Twenty years ago, when Randy Pattee’s son Emmett was diagnosed with autism, he and his wife knew that the then-2-year-old needed treatment as soon as possible. But they were frustrated when they learned that it would be months before they could get an appointment with a physician who specialized in his condition.
“We were told that early treatment is the best thing for our child, so it was hard to hear that there’s a disturbingly long waiting list of six to nine months to get appropriate treatment started,” Pattee recalled. The couple persisted, and eventually managed to get an earlier appointment at Fraser, Minnesota’s largest provider of autism services, “through sheer volume of calls,” but they left the experience feeling concerned for others.
“No family should have to wait that long for services,” Pattee said.
One of the reasons for the long waits, the family learned, was the rising number of autism diagnoses in the state. Another reason for the delay? Not enough treatment facilities to serve children and families in need of services.
Because he wanted to help other families get the treatment they needed, Randy Pattee began volunteering on Fraser’s housing committee when his son was still young. Six years ago, he joined the 80-year-old organization’s board of directors, where he now serves as chair.
While services have expanded for young people like Emmett, many of same barriers that his family faced two decades ago still remain, Pattee said.
“We continue to have a waiting list. It is a constant source of frustration for families and board members and Fraser. We’d all be thrilled if there was no need to treat autistic kids because there was no autism. But it ain’t working that way. So, as an organization, we continue to do everything we can to increase access and expand treatment options.”
This week, Fraser will make a move to ease some of those concerns when it breaks ground in Woodbury on what will be the organization’s seventh mental health clinic and first-ever east-metro location. Fraser Woodbury will begin serving clients in 2018, offering comprehensive autism and mental health evaluations, diagnostic and treatment services, autism and mental health day treatment, case management, applied behavioral analysis, and pediatric therapy services. As many as 1,000 children and families will be served in the clinic’s first year.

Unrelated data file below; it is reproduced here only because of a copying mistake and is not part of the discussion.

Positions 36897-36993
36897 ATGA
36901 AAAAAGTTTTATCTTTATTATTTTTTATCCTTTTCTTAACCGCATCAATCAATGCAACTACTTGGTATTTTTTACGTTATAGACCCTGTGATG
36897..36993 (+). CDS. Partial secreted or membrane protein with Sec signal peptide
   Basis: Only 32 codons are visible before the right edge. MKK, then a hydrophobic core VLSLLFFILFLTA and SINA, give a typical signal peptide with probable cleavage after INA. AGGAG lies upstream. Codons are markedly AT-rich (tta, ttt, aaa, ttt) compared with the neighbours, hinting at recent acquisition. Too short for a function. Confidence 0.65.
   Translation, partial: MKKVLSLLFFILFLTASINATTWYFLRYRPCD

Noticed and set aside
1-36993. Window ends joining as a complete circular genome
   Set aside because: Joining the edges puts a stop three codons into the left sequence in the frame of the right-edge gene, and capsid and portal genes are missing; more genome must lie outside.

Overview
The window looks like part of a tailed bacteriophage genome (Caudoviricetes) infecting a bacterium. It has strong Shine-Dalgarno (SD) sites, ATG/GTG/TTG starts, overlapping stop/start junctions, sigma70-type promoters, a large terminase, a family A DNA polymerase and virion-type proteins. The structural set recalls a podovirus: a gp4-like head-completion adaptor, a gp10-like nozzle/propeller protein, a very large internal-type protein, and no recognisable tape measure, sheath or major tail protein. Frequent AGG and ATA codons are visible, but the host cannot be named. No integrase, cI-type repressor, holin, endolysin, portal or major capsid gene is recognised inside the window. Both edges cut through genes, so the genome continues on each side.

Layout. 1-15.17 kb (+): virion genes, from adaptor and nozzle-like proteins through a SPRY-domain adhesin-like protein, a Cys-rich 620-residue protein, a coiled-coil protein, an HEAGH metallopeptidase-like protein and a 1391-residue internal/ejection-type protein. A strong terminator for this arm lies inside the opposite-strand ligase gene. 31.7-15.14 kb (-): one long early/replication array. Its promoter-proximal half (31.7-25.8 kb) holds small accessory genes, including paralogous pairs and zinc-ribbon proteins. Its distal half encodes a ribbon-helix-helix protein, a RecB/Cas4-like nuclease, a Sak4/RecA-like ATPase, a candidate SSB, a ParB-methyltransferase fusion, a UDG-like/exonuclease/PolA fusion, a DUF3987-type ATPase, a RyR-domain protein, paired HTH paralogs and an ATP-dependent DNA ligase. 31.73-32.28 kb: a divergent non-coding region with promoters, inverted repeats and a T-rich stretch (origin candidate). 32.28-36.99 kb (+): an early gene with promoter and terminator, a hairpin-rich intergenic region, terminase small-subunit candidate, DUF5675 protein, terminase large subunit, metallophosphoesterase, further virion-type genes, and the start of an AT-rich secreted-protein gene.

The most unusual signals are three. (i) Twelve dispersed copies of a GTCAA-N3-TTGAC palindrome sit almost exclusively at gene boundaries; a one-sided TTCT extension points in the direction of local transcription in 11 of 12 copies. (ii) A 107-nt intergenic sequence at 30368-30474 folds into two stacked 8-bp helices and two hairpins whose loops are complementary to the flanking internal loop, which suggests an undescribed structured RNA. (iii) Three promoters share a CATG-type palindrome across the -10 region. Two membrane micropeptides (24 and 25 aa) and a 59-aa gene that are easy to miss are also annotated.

Services within reach
Jan Luker, Fraser executive vice president and COO, said that the Woodbury expansion is part of her organization’s long-term goal of offering mental health care to as many children and families as possible.
“When we started in this business many years ago, the incidence of autism was 1 in 10,000,” she said. “Now it is 1 in 68. There is a high demand for a provider like Fraser who understands autism and children’s mental health as well as the family dynamics that go along with serving children with special needs. We really feel that all families should have access to services that can support them, so we are continuing to expand our capacity to serve families.”
Even with increased treatment options, the need for more services remains. Pattee said: “Every time we’ve opened a facility the waiting list has filled up immediately.”
Luker explained that the Woodbury expansion is part of Fraser’s “35/35” vision, which works to meet the organization’s long-term goal that no family in the state should have to travel more than 35 miles or 35 minutes to have their child treated at a Fraser-run facility.
Though families are willing to travel long distances for high-quality services, Luker explained that long journeys for regular treatment can be a hardship — especially for children with autism or other mental health concerns.
“Many of these kids do not travel well,” she said. “We want to provide easier access for families and less travel time. The closer we can come to people, the easier it will for them to access us.”
The Woodbury clinic will offer convenient treatment options for families in Ramsey and Washington counties, Pattee said: “We’ve been eager to get across the river for quite a while.”
Help for others
Pattee said that his family’s two-decade-long journey with autism services has expanded his own capacity for empathy. He fully supports the organization’s expansion plans because he wants others to have access to the services that have helped Emmett thrive.
Emmett’s autism is severe. He’s had treatment at Fraser since he was toddler, and when he was 7 years old, he moved into a Fraser-run group home. He’s been living there ever since. He’s now 22.
The group home was a good option for Emmett and the rest of the family, Pattee said. “He grew up with other people his age in the Fraser group home. It’s a great spot for him. He’s comfortable there. It’s his home. They give him the 24-hour care he needs. We can visit him any time, and he’s happy. It is a great place for him to live.”
Because he’s watched his own son build a successful life, Pattee wants do to what he can to make sure those same treatment options are available to others.
“We at Fraser are eager to get more spaces for treatment available for children and families,” Pattee said. “For those of us who have children who’ve lived through it, we know what it feels like to get that tough diagnosis and then to have to wait or have to travel long distances to get care. We want to improve families’ lives, and this is one way we know how to do that.”